Cassiopeia looks like a ‘w’ rotated 90 degrees clockwise centered between the trees. The photo is a 10 second exposure with a 24mm focal length. Using the rule of 400, this one is only up to 240. If the wind and clouds hadn’t been moving so fast, I might have tried some longer exposures. The tree branches are blurry due to the wind.
4. Even Jupiter is Within Reach
When I first unpacked my DSLR and the included 55-250mm lens, one of the first photos I took was of Jupiter. Now, with a 250mm focal length, you don’t see detailed cloud bands, but you do see the Jovian moons! This picture is overly bright because, hey, I didn’t have any clue what I was doing yet! Just being able to distinguish the moons seemed like quite an accomplishment. (Click the image for a larger view.)
Jupiter has been very prominent in the sky for some time now. Whenever the clouds clear off enough to setup the telescope, Jupiter is almost always my first target. For those of you that do have a telescope and are ready to connect up your camera, you’ll just need a T-Adapter and a T-Ring specific to your camera. There are several different types of T-Adapters available, including one that slides into a standard 1 1/4″ visual back, like this Celestron T-Adapter. This is handy because you can also use a barlow or a filter. There are also T-Adapters specifically for screwing into the back of an SCT, or for 2″ focusers. Between the T-Adapter and T-Ring, you’re only looking at about a $50 investment to turn your telescope into your largest telephoto lens.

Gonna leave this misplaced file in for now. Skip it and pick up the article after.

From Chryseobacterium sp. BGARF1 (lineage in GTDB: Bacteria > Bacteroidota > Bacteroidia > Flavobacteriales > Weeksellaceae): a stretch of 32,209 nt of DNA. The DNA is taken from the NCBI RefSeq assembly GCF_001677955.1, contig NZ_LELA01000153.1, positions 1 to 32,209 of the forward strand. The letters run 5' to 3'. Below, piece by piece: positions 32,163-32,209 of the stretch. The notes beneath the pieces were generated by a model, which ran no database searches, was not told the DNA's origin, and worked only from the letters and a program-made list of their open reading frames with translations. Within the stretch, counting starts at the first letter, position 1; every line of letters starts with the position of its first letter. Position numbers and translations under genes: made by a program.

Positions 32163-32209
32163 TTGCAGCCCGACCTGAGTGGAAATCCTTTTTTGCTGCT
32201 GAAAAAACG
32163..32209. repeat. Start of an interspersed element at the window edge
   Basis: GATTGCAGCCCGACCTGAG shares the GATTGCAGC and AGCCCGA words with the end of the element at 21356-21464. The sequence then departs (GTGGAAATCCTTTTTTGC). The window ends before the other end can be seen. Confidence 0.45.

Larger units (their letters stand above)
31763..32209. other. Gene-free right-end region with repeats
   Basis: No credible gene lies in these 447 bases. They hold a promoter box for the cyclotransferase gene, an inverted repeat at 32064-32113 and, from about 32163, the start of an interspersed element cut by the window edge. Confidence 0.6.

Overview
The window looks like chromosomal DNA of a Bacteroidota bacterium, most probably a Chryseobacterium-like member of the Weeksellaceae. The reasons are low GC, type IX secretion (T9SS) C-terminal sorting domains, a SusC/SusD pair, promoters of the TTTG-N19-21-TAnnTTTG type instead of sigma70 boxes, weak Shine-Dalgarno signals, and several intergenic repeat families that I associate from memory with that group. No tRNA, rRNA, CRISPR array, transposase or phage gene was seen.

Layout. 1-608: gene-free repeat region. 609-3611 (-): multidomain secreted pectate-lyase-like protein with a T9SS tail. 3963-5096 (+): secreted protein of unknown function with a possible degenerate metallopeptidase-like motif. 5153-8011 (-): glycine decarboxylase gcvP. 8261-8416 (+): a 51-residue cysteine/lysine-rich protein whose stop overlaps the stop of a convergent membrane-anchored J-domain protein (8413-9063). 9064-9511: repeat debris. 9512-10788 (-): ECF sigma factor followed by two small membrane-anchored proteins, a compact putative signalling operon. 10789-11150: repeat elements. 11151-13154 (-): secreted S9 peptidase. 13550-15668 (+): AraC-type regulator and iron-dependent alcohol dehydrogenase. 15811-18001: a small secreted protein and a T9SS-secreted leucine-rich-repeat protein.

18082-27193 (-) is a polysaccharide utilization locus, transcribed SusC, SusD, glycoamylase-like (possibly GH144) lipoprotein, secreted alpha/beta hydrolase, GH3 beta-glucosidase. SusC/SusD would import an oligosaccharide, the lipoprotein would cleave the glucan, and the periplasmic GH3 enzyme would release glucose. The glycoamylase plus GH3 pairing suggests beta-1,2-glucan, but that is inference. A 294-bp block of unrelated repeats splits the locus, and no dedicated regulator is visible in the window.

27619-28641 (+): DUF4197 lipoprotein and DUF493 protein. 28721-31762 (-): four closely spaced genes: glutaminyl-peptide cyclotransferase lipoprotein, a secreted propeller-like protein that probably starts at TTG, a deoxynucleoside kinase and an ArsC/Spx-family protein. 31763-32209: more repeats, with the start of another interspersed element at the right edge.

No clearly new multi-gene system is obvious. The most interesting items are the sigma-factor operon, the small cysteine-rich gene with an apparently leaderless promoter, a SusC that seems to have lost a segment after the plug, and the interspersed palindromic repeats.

The above photo is an example of what I can achieve with my telescope and a 2.5x barlow in average seeing conditions inside the city. I want to emphasis this is a single short exposure photo – I’m not doing any special processing. Planetary photography is a case where a tracking mount is very helpful, but really any tracking mount will suffice. We are just taking short exposures, so tracking accuracy isn’t critical, and you can easily manage by just moving your scope manually.
5. No Special Processing Required
If you’ve heard much about astrophotography, you’ve probably heard terms like subframes, image stacking, dark frames, flat frames, light frames, etc. Frankly, you don’t need to worry about any of it to get pretty compelling results. The only processing I did to any of the images in this article would be a few brightness/contrast and color adjustments. Nothing you wouldn’t do to any other photograph in iPhoto, Picasa, or any other basic editor. And that was optional; I felt they were all pretty impressive straight off the camera. In short, don’t be intimidated thinking you need to do a lot of post-processing.
6. 2013 Is the Year of the Comets
We have two major comets on the way this year. Comet Pan-STARRS coming by in March, and comet ISON in November. Comet Pan-STARRS should be easily visible to the naked eye, and present a great photo op for amateurs and professionals alike. Hopefully this will be just a teaser before Comet ISON, which is predicted to potentially be visible in daylight! Two comets in one year is a rare opportunity. Now is the time to start learning how to use your camera to best capture these rare events!